Friday, 12 June 2009

Best Before...

How much attention to you pay to 'Sell-by' and 'Best Before' dates? I tend to use them as more of a guide rather than a deadline, I'll admit. Some things are perfectly edible for weeks past their stated 'Use By' date while other things seem to have gone off before you've even left the supermarket so the whole thing is a pretty grey area. The whole subject has been brought to the fore-front of my mind by this article by the Telegraph. Hilary Benn, our environmental minister, would like to scrap the current 'Sell-by' date system to minimise food waste as she believes it creates confusion, meaning that usable food is being thrown away when it's still perfectly good to eat. Indeed, the figures used, quoted from the Food Standards Agency, make pretty shocking reading. An average UK home throws away about £400-worth of edible food a year, while everyday "five million potatoes, 4.4 million whole apples, one million loaves of bread and one million slices of ham" are disposed of when they could've actually been eaten.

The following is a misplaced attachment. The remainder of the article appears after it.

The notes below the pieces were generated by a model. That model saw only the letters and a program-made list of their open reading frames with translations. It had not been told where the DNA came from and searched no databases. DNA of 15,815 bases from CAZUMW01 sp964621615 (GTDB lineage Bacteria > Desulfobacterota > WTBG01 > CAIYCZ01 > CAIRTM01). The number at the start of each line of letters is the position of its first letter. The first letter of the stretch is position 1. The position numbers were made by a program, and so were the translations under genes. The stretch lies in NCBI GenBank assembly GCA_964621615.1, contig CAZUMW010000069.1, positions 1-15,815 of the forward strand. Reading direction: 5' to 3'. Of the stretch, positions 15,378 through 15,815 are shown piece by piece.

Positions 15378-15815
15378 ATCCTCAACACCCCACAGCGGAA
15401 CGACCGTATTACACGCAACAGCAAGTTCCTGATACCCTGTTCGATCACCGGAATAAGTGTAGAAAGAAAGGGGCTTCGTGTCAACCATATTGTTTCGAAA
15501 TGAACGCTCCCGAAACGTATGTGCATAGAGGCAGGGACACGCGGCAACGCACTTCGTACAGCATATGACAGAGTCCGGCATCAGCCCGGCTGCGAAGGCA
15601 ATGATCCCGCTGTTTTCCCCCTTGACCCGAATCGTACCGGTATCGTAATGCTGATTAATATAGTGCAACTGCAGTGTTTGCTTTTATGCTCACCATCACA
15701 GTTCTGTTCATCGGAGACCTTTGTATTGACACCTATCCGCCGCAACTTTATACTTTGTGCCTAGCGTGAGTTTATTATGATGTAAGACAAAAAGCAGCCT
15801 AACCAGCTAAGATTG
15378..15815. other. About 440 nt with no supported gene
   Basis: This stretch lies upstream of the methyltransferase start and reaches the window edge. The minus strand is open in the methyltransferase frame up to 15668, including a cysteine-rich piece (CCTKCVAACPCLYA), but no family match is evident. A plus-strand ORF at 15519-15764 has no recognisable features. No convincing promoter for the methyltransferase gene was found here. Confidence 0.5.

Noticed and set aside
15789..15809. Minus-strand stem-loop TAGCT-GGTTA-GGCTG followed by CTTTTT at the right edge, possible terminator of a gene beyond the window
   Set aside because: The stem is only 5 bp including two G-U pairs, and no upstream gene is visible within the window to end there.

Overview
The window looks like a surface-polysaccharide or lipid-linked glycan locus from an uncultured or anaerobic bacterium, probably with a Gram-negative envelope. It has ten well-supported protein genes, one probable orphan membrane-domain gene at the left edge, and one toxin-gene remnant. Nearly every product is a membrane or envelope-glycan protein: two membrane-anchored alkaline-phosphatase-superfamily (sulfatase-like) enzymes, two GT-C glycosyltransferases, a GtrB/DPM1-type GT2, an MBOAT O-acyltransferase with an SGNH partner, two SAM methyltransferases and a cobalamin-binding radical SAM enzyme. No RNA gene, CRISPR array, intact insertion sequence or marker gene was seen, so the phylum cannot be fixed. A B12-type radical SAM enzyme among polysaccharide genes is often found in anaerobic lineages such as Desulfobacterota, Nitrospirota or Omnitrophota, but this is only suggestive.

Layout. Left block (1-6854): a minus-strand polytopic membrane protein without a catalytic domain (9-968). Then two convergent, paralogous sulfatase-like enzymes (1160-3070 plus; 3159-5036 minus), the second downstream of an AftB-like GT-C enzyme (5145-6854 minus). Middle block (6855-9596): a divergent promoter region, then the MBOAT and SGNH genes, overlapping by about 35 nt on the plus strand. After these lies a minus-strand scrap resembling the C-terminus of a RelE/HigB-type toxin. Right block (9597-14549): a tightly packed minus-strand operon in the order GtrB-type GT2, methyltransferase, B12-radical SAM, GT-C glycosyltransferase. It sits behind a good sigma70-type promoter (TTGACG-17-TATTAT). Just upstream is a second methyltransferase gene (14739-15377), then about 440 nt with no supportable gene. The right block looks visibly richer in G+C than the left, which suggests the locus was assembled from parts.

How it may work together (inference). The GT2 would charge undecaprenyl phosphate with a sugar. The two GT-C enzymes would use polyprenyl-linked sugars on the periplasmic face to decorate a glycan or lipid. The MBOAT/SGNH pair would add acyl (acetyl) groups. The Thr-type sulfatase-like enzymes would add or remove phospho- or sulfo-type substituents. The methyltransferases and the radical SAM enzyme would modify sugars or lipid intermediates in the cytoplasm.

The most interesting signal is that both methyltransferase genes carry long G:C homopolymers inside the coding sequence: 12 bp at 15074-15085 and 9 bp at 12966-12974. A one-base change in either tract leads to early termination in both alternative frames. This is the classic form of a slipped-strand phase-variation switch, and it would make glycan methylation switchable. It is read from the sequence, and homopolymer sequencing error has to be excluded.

That's a lot of waste. Boo and hiss to these nasty little numbers says Hilary. But they must be useful for something, right? It's all to do with shelf-life and I could go into all the different terms and their meanings but that'd bore us both and we can't have that. Needless to say, different kinds of products have different lifespans and while some merely aren't as tasty when they're getting on a bit, some become hazardous to eat. This is usually reflected by the relevant "Display Until" term on the packaging. The main thing is that products are stamped with a Sell-by/Display Until/Best Before/etc because it supposedly benefits both the retailer (or Supermarket) and the consumer (that's you!). Under European law, all products sold in supermarkets and the like need an indication of lifespan. This means that you can fill your basket knowing that the products you choose aren't past their best as the supermarket can tell for definite what is good and what is getting a bit Grandad. Once you get home, you can ensure that your food will be a certain standard when you eat it if you follow the advised date and the retailer has an expiry date on their own liability. The difficulty lies with the date itself - how accurate are they? I tend to eat things that are a little out of date but I'm careful to smell/look at them closely first. If something is going to be cooked all the way through, it should kill all the bacteria in it anyway. Still, I'm an impoverished and unemployed graduate (as of two weeks time!) and I hate waste...

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